p. 1004 — The nitrosoureas are known carcinogens. They form DNA adducts (not sure exactly what they are) and are used experimentally to produce random mutations. Could they be forming carbenes in vivo?
Also, how do you make N-Methyl N-nitroso urea? N-methyl, N-nitroso toluene sulfonic acid?
p. 1007 — I assume you make tosyl azide from tosyl chloride plus sodium azide
p. 1007 Rh2(OAc)4 — presumably the structure will be given in the next chapter.
p. 1014 “Spin flipping, which can occur only through collision with another molecule (solvent usually) is relatively slow on the time scale of molecular rotations . . . “ Well how slow? These numbers are known. Why not give them. Also why does a collision have to be involved for spin flipping to occur? I think this question has been answered before. Sorry about asking it again. How about another link to it.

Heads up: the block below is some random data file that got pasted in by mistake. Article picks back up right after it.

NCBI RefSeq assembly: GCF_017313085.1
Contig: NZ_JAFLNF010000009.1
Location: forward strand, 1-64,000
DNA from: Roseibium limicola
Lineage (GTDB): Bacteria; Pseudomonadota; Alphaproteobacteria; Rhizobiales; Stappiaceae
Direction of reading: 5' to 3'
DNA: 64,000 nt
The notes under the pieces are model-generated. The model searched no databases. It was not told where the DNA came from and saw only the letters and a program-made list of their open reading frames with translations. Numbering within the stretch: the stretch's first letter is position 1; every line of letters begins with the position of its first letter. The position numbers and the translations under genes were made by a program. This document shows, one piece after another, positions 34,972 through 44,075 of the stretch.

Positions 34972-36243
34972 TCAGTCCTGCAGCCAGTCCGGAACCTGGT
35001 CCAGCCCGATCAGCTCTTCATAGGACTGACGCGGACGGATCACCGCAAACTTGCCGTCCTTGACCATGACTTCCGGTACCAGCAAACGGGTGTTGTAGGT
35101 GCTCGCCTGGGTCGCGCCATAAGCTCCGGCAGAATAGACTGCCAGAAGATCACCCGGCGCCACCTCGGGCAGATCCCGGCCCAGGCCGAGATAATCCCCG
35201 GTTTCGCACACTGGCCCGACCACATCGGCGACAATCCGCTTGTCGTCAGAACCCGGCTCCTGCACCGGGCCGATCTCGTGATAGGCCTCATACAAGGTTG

p. 1016 Interesting bunch of natural products containing cyclopropanes. How does Nature actually manage their synthesis?
p. 1018 — How do you make N2-CO2Et? Possibly using the tosyl hydrazone?
p. 1023 — Metathesis at last. When I type it, I have to stop myself from typing an awful word I’ve had to type (and utter) for years — Metastasis.
p. 1024 — In the mechanism shown — why doesn’t the ‘carbene’ attached to Rh leave the Ru and form a cyclopropane with the other olefin?
Also, all stereochemistry has vanished ! ! !
The catalyst goes from having 5 bonds to various things, to 6 with the bonds shown coming off the ruthenium atom like quills from a porcupine. Surely the disposition of the bonds in space must be known? Doesn’t it matter? Ditto for the metathesis catalysts on 1025. This is the way things were drawn (if they were drawn at all), in my orgo book of 54 years ago — English and Cassidy.